Heungman Park is driven by his desire to transform fundamental physics discoveries into practical applications, which is why his research focuses on applied physics. His research team is investigating organic semiconductors in pursuit of a future where inexpensive plastic materials are used in highly efficient solar cells and light-emitting devices.
Park arrived in Oregon to begin his journey as a physicist in 2002, earning his master’s degree from Oregon State University and a doctorate from Vanderbilt University. During his academic years, he enjoyed research and teaching.
A Conversation with Dr. Park
Which research projects are you working on now?
My research projects are on organic semiconductors in applied physics. Particularly, I focus on fundamental understanding of charge carriers and their binding states for the application of optoelectronic devices such as light-emitting diodes and solar cells. Organic semiconductors have a bright future for lightweight, flexible and low-cost device applications. In the future, people may carry thin, plastic portable solar cells in their backpack to charge their smartphones.
How has A&M-Commerce helped with your research?
The Department of Physics and Astronomy strongly encourages students to participate in faculty research programs. Students’ involvement is critical to helping me pursue my research projects at A&M-Commerce.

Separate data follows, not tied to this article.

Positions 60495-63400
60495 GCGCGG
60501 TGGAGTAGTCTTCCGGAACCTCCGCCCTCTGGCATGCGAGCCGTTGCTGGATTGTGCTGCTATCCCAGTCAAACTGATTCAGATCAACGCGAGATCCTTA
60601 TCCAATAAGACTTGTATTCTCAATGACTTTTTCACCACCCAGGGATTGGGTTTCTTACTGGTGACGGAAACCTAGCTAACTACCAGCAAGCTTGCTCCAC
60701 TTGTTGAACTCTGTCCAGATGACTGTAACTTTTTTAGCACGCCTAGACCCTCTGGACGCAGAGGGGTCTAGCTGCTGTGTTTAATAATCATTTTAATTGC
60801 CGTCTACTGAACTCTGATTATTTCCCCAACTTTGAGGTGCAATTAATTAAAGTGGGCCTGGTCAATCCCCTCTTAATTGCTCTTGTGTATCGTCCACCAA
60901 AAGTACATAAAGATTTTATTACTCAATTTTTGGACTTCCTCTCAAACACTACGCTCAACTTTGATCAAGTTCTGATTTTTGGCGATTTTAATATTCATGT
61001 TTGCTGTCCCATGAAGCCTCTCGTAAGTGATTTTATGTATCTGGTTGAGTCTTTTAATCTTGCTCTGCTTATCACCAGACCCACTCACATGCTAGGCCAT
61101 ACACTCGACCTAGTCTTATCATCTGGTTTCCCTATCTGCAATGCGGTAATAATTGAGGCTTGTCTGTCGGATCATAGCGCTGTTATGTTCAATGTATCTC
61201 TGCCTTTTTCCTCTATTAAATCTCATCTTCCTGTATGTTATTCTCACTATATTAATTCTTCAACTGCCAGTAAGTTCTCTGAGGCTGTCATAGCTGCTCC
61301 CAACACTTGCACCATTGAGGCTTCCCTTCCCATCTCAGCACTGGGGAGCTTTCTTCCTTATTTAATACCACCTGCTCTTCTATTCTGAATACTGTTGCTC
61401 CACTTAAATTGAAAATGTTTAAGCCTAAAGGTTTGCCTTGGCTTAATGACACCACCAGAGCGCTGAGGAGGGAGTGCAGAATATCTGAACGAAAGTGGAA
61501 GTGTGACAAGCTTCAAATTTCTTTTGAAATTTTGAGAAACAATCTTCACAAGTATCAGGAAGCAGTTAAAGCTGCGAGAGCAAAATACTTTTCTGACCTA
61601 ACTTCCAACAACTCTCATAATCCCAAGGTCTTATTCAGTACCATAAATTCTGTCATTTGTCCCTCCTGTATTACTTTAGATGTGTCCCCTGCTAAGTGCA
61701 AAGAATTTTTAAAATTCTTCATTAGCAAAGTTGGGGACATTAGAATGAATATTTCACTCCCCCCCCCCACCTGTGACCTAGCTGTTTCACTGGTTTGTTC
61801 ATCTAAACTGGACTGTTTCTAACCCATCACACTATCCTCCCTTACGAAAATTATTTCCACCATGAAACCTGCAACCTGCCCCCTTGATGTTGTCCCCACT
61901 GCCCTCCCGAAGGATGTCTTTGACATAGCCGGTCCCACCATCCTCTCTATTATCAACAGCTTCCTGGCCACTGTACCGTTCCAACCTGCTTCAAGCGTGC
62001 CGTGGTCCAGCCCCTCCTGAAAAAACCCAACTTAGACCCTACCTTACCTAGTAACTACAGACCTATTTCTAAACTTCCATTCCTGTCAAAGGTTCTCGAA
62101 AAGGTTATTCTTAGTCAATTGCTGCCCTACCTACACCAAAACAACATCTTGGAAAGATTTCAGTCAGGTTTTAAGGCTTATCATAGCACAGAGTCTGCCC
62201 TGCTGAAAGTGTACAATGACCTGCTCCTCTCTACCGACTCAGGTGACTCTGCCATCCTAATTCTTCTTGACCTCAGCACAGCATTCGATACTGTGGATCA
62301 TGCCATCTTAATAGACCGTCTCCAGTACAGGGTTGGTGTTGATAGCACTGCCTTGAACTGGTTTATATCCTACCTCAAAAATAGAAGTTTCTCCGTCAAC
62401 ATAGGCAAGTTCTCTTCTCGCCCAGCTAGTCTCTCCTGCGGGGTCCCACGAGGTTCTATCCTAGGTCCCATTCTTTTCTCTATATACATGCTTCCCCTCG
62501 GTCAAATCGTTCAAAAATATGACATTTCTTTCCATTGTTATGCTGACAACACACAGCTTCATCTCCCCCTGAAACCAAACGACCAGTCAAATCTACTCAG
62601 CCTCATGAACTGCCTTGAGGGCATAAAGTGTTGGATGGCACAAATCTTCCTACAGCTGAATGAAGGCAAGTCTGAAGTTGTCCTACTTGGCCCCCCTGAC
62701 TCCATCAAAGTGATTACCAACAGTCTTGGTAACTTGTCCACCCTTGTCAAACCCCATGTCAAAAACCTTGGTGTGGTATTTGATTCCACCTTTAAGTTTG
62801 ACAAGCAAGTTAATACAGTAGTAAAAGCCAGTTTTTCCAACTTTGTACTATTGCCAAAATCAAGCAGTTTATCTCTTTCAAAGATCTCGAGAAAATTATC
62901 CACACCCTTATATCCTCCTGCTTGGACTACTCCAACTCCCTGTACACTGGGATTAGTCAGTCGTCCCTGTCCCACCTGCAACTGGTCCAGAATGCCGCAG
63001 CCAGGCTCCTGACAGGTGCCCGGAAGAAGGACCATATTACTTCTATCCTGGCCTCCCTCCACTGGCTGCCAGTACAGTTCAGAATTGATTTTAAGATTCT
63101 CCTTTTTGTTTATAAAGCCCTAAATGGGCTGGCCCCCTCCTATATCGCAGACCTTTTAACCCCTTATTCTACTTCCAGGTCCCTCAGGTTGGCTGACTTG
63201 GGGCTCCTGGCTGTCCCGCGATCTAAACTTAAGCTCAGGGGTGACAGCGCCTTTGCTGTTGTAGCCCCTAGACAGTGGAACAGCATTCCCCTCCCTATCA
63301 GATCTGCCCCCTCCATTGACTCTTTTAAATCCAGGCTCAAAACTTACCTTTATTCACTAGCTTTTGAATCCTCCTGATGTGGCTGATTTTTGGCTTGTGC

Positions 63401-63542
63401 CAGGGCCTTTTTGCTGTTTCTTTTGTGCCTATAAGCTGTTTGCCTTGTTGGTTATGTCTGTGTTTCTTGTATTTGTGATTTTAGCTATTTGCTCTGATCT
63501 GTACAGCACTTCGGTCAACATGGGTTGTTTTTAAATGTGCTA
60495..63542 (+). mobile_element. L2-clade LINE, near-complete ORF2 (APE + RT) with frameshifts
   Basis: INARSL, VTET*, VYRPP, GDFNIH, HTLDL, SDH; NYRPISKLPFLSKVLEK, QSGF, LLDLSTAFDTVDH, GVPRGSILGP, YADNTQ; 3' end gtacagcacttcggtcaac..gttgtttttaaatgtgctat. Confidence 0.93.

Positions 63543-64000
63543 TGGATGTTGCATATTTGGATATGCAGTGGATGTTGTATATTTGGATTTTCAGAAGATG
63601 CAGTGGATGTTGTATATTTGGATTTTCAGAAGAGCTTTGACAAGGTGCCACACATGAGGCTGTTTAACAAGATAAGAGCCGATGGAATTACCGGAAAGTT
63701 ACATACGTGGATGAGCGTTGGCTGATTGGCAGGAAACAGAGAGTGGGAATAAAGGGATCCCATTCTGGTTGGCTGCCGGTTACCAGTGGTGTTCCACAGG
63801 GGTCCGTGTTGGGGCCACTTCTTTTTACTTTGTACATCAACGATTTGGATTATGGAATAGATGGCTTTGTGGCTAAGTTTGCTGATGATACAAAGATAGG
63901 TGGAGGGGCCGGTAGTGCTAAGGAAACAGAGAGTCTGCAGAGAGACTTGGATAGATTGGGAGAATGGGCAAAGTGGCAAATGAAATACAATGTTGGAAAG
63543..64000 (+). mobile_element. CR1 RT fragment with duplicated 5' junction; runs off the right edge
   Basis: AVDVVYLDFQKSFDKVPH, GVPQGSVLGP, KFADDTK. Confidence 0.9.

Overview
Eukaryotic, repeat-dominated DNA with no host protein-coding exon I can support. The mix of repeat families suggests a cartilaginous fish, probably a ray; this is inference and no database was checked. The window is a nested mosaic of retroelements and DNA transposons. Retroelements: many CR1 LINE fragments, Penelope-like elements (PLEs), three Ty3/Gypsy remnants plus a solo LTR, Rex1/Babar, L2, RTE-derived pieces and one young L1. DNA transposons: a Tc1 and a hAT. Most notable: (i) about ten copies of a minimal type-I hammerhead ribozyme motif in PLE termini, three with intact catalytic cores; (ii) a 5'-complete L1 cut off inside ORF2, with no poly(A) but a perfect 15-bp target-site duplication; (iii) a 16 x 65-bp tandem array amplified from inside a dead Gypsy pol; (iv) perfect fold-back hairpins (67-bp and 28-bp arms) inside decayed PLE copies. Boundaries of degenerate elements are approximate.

What hobbies do you have outside of teaching and researching physics?
I enjoy computer programming with Python for smartphones.
- Ph.D, Physics, Vanderbilt University, 2010
- M.S., Physics, Oregon State University, 2005
- B.S., Physics, Hanyang University, 2002
- Assistant Professor, Department of Physics and Astronomy, Texas A&M University-Commerce, 2016-Present
- Postdoctoral Researcher, Columbia University, 2013-2016
- Postdoctoral Researcher, University of Texas at Austin, 2011-2012
- Postdoctoral Researcher, Vanderbilt University, 2010-2011
- Organic Semiconductor Physics
- Photo-excited Charge Carrier Exciton Dynamics in Organic Materials
- Linear and Non-linear Optical Interactions in Nanostructured Materials
- Photonic Crystals
Awards and Honors
- The Akunuri Ramayya TA Award (Outstanding Teaching Assistant in Physics), Vanderbilt University, 2010
- SPIE Conference Outstanding Student Research Award, 2007
- Graduate Fellowship, Vanderbilt University, 2005
- PHYS 2426 University Physics
- PHYS 319 Computational Physics
- PHYS 332 Digital Logic
- PHYS 335 Advanced Physics Lab